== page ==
One man’s garbage is another’s gold
As thick plumes of smoke billowed into the darkening skies over the Riverton City dump in western St Andrew Tuesday, a woman named Sister Pinky looked on with relief that she had, just last week, sold her cache of plastic bottles stored there....
As thick plumes of smoke billowed into the darkening skies over the Riverton City dump in western St Andrew Tuesday, a woman named Sister Pinky looked on with relief that she had, just last week, sold her cache of plastic bottles stored there.
That would have vanished in flames as sections of the eastern end of the landfill were turned into a mini-furnace as firefighters and personnel from the National Solid Waste Management Authority (NSWMA) battled the afternoon blaze.
Sister Pinky is a key cog in the ecosystem of the Riverton City dump, one of an army of ‘pickers’ who rummage through the garbage tossed out by Corporate Area households that they turn into gold.
The near-100-acre dust bowl might not be a poster site for environmentally responsible recycling but pickers keep many families afloat and hungry bellies well fed.
Sister Pinky earned $23,000 from the 10 bales she had offloaded last week.
“Me sell last week, or else me woulda bawl right yah now,” Sister Pinky said.
Others were not so lucky.
That included an elderly woman who desperately sought to drag thousands of bottles to safety. But that rescue effort would have required the deployment of five trucks, Sister Pinky theorised.
Another man is estimated to be at risk of losing $200,000 in bottles.
“Me a pray to God say him nuh lose dem ‘cause a whole heap o’ work. Him walk far fi save him bottle dem out of the rubbish and put dem pon a clear piece of land,” she said.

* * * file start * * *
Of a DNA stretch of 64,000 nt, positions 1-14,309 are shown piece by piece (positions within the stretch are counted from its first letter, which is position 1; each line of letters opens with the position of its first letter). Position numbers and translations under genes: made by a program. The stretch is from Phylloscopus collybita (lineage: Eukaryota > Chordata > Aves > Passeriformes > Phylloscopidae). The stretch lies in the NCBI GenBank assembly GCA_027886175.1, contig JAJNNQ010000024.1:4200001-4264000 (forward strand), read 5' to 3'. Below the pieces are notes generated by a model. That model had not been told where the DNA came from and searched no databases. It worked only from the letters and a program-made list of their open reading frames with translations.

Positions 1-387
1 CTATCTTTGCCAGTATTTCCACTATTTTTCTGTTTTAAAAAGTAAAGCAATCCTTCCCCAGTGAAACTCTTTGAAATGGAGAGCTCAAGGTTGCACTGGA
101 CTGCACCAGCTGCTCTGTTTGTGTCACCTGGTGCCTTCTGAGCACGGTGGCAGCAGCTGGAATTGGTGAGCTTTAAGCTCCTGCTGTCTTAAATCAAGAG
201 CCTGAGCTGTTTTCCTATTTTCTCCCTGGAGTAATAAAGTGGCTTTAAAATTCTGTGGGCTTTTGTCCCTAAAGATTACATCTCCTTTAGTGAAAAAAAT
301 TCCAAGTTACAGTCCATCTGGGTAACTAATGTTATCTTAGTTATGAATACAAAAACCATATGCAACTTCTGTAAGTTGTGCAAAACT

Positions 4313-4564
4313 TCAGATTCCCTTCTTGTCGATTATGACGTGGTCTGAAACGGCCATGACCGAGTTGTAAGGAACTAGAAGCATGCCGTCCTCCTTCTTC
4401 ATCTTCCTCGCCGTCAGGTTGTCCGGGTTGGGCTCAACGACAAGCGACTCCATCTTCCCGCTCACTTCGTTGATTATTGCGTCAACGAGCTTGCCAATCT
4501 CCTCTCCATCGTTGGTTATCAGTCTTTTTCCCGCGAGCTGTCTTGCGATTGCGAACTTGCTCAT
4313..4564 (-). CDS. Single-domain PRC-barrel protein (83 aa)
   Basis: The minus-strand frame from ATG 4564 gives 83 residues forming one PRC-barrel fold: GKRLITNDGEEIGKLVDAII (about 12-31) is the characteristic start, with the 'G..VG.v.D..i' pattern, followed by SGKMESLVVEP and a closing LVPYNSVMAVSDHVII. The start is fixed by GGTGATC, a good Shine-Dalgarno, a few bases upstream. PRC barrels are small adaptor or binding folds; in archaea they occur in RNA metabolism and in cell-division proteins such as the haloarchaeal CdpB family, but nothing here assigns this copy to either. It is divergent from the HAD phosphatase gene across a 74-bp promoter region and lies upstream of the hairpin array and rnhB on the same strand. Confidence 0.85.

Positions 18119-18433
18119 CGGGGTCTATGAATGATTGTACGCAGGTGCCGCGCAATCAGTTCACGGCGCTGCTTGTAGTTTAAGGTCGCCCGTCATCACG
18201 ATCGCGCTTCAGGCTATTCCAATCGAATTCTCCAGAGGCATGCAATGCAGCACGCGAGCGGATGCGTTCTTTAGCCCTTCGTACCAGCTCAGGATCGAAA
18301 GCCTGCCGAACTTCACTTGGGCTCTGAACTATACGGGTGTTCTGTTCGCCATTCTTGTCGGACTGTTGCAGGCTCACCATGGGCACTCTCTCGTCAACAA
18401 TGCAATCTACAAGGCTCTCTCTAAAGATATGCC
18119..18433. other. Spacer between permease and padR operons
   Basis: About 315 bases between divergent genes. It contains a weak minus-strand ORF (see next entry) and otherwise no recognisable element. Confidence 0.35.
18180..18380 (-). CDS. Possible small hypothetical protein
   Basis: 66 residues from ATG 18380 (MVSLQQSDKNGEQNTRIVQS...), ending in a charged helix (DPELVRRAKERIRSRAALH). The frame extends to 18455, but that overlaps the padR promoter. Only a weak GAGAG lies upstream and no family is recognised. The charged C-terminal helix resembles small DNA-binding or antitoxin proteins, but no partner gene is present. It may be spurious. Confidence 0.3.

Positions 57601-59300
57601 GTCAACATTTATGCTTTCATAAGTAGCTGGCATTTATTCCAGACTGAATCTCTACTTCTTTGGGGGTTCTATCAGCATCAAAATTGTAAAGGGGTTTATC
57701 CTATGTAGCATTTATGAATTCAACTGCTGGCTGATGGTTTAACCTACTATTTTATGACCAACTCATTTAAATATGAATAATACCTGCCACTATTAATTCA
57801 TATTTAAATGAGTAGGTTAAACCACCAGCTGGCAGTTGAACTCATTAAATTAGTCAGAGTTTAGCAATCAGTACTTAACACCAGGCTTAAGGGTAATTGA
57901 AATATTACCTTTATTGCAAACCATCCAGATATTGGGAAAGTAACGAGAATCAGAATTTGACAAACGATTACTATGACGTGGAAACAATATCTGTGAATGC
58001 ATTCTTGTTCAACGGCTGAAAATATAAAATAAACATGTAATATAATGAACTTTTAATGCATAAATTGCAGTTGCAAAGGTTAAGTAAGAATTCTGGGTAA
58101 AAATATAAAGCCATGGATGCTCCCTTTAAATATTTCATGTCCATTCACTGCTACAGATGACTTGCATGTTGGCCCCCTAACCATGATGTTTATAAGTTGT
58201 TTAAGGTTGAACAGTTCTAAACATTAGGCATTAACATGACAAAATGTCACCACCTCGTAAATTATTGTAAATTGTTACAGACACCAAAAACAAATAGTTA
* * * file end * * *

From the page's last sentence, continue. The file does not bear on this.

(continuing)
Sister Pinky said she has been living in Riverton for the past 17 years and depends on the bottles for income.
She can’t survive solely off her core job as a pig farmer, having to wait as long as a year for the animals to mature.
The residents say that exposure to open flame can quickly cause materials to ignite.
Sister Pinky told The Gleaner that she prevented a fire just last week after a man threw away a cigarette butt.
“It drop on a piece of cardboard and if I wasn’t approaching it, it would reach far. When I stomped on the cardboard, it spark and the breeze blow it, and when mi think it done, it’s a mattress me see a blaze,” Sister Pinky said.
Wincella Cummings, financial controller for Recycling Partners of Jamaica, told The Gleaner that the plastic bottles cost $50 per kilogram.
That translates to a cost of $20 per pound if RPOJ does collections and $25 if the residents make their own deliveries.
Executive director of the NSWMA, Audley Gordon, said it is not desirable to have people on disposal sites because it compromises the security of the dump.
“We have all sort of activities on the site on a given day. We don’t want people getting into the space. One of the realities around our country is that all of our disposal sites have pickers on there and we try to get them to do it in an orderly fashion as best we can,” Gordon said of the economic reality.
He is also cognisant that the dump is a source of income generation for residents living on the margins.
“They are there and we know they are there. We try to work with them as orderly as possible, though we think it’s not a desirable activity,” Gordon told The Gleaner.
Late Tuesday, Gordon said that as nightfall approached, there was a significant reduction in smoke emission that started some time after 1 p.m.
Gordon said two sections of the Riverton dump were engulfed in flames and that one had been suppressed.
“What we basically doing now is racing to cover all the areas so that we can kill the smoke,” the executive director said.
An investigation is under way to determine the cause of the fire.